Wednesday, October 22, 2008

After 12 Days of Formula Feeding

Nora does not have galactosemia!!! Yay! Today we are back on breastmilk and off the stinky soy formula.

Back up two Fridays ago, October 10th, we received a call from our pediatrician telling us that the NJ Department of Health and Senior Services's newborn screening for Nora showed her as "presumptive positive" for galactosemia. We were told that the numbers were a bit "funny" because her galactose enzyme level was too low (they only screen for the GALT enzyme, there are actually two other enzymes necessary for galactose metabolism), but her accumulated level of galactose wasn't elevated, which it really should have been if her body wasn't breaking it down. The whole problem with galactosemics is that the unbroken down galactose accumulates and eventually poisons the body. So anyway, the pediatrician referred us to St. Peter's Department of Genetic Diseases for testing on the following Monday.

On that Monday, they take a blood and urine sample, tell us that the results should come in a week or less, and also told us her GALT level was 2.4 according to the state screening, where less than 3.5 was considered positive for galactosemia.

After a lot of bottles and simultaneous pumping (to keep up the breastmilk supply) Carrie called St Peters on Thursday to see if they could do anything to rush the test. They claimed they were going to see, but said it was pretty much in the lab's hands at this time.

So this past Monday comes and we get nothing from St. Peter's, Carrie called and left a message. We didn't get a call back from them.

Tuesday we got a call. The person at St. Peter's called the lab and they ran the wrong test. They needed us to bring Nora back in to take more blood! Their earliest appointment was Thursday. Right. That wasn't going to happen. I was away on a work retreat in Princeton and Carrie was at home with Nora. She directly told them: I'm coming today for you to take the blood and you are going to give me the results tomorrow.

Well, after some back and forth between the staff member and her supervisor, they managed to find time to take the blood yesterday and they overnighted the blood to the Mayo Clinic for the test. (Apparently the other lab that screwed up the first test has screwed things up before and actually had screwed another child's test up at the same time as well. As to why they continue to use that lab, I don't know. Maybe it's part of St. Peter's faith-based medical science.)

This morning the woman from St. Peter's confirmed that Mayo got the blood and would be running the test today. This afternoon, after calling them at 4:15pm, we were able to get them to analyze the results. Nora is fine! Her GALT level was 21! (18+ is considered completely normal.) Tomorrow we should get the genotyping results which will tell us if she's a carrier for one of the galactosemia variants, but that does not affect her body's ability to process galactose.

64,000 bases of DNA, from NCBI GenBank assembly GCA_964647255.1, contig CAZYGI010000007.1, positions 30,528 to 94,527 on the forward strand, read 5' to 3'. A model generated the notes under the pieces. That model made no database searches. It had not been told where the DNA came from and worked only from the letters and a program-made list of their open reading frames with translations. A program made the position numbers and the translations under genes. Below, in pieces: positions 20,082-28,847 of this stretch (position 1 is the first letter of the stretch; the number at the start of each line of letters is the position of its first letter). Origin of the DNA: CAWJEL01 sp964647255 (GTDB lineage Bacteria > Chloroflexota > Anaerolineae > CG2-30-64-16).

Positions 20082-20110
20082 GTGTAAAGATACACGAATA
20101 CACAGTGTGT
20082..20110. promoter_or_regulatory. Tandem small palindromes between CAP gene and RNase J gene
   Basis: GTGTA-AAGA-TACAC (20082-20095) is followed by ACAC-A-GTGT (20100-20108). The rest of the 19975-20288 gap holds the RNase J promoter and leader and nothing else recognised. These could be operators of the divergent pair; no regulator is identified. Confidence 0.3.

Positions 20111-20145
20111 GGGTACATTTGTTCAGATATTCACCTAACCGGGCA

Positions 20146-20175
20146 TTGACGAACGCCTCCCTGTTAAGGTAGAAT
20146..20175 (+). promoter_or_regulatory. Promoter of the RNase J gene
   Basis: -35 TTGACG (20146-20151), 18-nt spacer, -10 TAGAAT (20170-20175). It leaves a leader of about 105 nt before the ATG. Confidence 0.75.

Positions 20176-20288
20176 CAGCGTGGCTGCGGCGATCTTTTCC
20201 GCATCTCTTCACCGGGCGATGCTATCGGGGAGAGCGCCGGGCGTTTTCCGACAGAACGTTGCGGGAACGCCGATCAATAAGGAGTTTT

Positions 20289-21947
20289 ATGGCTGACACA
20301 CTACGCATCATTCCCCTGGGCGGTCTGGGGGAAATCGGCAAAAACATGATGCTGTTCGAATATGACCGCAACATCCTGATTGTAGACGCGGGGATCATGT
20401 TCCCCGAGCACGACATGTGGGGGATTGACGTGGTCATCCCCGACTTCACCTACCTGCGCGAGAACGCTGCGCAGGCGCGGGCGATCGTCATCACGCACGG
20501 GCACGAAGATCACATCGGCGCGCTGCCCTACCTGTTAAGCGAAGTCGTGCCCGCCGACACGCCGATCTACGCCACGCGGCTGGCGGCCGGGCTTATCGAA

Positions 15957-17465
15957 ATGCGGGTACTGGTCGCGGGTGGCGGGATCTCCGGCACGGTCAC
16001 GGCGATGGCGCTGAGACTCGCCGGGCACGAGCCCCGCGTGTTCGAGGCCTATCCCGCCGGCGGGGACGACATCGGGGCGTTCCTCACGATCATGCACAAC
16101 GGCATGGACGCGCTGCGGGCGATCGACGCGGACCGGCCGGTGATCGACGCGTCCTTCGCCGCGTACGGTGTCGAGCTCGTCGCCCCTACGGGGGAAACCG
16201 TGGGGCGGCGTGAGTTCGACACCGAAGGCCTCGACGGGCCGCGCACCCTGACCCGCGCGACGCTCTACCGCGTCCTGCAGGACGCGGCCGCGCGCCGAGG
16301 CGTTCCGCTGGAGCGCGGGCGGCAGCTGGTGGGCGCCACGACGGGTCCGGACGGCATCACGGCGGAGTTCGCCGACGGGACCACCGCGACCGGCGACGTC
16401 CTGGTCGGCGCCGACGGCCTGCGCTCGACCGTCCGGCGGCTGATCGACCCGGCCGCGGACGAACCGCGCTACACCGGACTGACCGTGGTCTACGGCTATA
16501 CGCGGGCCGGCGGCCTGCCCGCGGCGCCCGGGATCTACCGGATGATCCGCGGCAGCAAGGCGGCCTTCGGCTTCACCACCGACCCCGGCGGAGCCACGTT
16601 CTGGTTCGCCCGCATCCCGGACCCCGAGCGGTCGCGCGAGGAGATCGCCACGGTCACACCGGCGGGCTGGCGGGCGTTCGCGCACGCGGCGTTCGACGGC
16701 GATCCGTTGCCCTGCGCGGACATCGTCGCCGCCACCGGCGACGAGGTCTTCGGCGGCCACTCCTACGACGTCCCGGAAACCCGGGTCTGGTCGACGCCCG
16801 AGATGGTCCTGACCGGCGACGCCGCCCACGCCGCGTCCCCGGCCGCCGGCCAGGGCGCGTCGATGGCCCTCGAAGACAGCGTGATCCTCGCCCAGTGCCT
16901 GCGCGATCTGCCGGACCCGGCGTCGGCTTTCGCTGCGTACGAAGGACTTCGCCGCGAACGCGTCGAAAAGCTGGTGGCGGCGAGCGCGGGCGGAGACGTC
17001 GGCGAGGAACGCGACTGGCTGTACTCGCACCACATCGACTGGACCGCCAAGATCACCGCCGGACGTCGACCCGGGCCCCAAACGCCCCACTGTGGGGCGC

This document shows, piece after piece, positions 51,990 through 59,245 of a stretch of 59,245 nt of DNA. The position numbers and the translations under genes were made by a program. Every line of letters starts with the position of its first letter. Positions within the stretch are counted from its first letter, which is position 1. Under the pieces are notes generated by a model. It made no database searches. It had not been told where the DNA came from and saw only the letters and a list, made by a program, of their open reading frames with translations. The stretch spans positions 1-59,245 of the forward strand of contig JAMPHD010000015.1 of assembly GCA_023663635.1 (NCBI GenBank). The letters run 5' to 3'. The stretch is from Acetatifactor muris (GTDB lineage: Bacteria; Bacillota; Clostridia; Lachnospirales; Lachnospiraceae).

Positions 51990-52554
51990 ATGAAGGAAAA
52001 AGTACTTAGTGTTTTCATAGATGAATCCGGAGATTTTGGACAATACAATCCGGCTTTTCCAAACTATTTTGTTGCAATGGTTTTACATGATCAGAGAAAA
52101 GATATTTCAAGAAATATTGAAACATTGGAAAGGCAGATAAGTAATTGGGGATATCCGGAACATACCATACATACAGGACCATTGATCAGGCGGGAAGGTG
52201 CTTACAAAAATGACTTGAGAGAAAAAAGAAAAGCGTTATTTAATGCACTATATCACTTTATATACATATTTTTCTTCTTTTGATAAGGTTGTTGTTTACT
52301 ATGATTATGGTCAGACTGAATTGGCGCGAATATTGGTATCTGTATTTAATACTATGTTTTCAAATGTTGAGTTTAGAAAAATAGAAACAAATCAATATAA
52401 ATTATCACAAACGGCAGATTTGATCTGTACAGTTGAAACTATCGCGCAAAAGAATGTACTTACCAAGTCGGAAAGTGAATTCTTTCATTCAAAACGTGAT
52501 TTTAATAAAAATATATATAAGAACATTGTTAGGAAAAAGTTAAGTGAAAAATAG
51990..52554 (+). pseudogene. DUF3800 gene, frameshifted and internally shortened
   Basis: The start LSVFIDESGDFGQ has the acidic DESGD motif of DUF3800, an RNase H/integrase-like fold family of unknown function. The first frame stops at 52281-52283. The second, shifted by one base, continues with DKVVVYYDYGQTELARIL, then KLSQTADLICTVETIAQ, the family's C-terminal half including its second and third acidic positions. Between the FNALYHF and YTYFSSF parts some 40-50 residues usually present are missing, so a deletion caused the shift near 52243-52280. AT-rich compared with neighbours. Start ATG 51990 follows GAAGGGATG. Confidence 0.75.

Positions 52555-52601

We're extremely happy. This is absolutely great news. A scare like this, even for a disorder that's fairly innocuous if treated, puts things into perspective. We cannot imagine what people have to go through when their children actually have a disorder that impacts their daily lives markedly more than what we experienced here. It's just insane.

So, in conclusion, we're extremely happy. We do have a few lingering questions:
  1. Why did the state screening show her levels so much lower than they actually are? Was the result simply wrong or has her enzyme production since gone up?
  2. Why did the pediatrician send us to the St. Peter's genetics department when they just took a blood and urine sample and sent it off for enzyme and sugar tests? They weren't going to do any genetic testing.
  3. Why do they continue to use a lab that screws things up? Why do they use a lab that takes over a week to make no progress when we've seen that, when sufficiently motivated, the results can be back in only a day.
  4. NJ Dept of Health and Senior Services, what exactly is your problem? I didn't mention this above, but yesterday we received a letter in the mail from them stating that our child tested positive for a genetic disease, included this completely useless flyer, and told us to see the pediatrician for a diagnostic test if we hadn't already. Classic galactosemics who are not treated are dead in two weeks from birth. I have to acknowledge that they did get their (erroneous) screening results to the pediatrician in less than a week, but this mailing to the parent is ridiculously unacceptable.
We're so happy that Nora is ok. And we're glad that this medical community exists to help us if things go wrong, but the level of incompetence we've experienced at all levels is just frustrating.

2 comments:

Laurel said...

Yeah! We are so happy that Nora is going to get some more of that sweet elixir nature made just for her! Wishing you some needed R&R after the roller coaster you have been on.

Laurel, Per and Isla

Diane said...

After all of the crap they dragged you guys through...I'm glad to hear Nora's healthy. All that stress...incompetent assholes.